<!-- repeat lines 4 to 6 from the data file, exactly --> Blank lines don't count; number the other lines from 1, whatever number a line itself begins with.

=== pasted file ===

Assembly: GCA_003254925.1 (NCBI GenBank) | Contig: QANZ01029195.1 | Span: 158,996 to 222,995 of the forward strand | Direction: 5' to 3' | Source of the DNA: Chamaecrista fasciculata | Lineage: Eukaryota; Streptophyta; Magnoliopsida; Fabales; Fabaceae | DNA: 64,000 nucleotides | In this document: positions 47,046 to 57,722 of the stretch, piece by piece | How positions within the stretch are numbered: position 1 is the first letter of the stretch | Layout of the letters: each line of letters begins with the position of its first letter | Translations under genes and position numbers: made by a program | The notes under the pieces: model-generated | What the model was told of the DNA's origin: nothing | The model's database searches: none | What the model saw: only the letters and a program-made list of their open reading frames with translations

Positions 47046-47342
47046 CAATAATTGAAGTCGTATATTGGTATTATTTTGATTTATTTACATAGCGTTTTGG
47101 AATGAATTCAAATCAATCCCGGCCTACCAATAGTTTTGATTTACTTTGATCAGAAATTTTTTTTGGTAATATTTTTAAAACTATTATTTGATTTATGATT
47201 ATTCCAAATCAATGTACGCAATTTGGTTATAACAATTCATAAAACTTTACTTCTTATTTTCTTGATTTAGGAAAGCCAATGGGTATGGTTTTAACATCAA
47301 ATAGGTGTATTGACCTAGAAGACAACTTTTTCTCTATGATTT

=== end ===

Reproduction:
47101 AATGAATTCAAATCAATCCCGGCCTACCAATAGTTTTGATTTACTTTGATCAGAAATTTTTTTTGGTAATATTTTTAAAACTATTATTTGATTTATGATT
47201 ATTCCAAATCAATGTACGCAATTTGGTTATAACAATTCATAAAACTTTACTTCTTATTTTCTTGATTTAGGAAAGCCAATGGGTATGGTTTTAACATCAA
47301 ATAGGTGTATTGACCTAGAAGACAACTTTTTCTCTATGATTT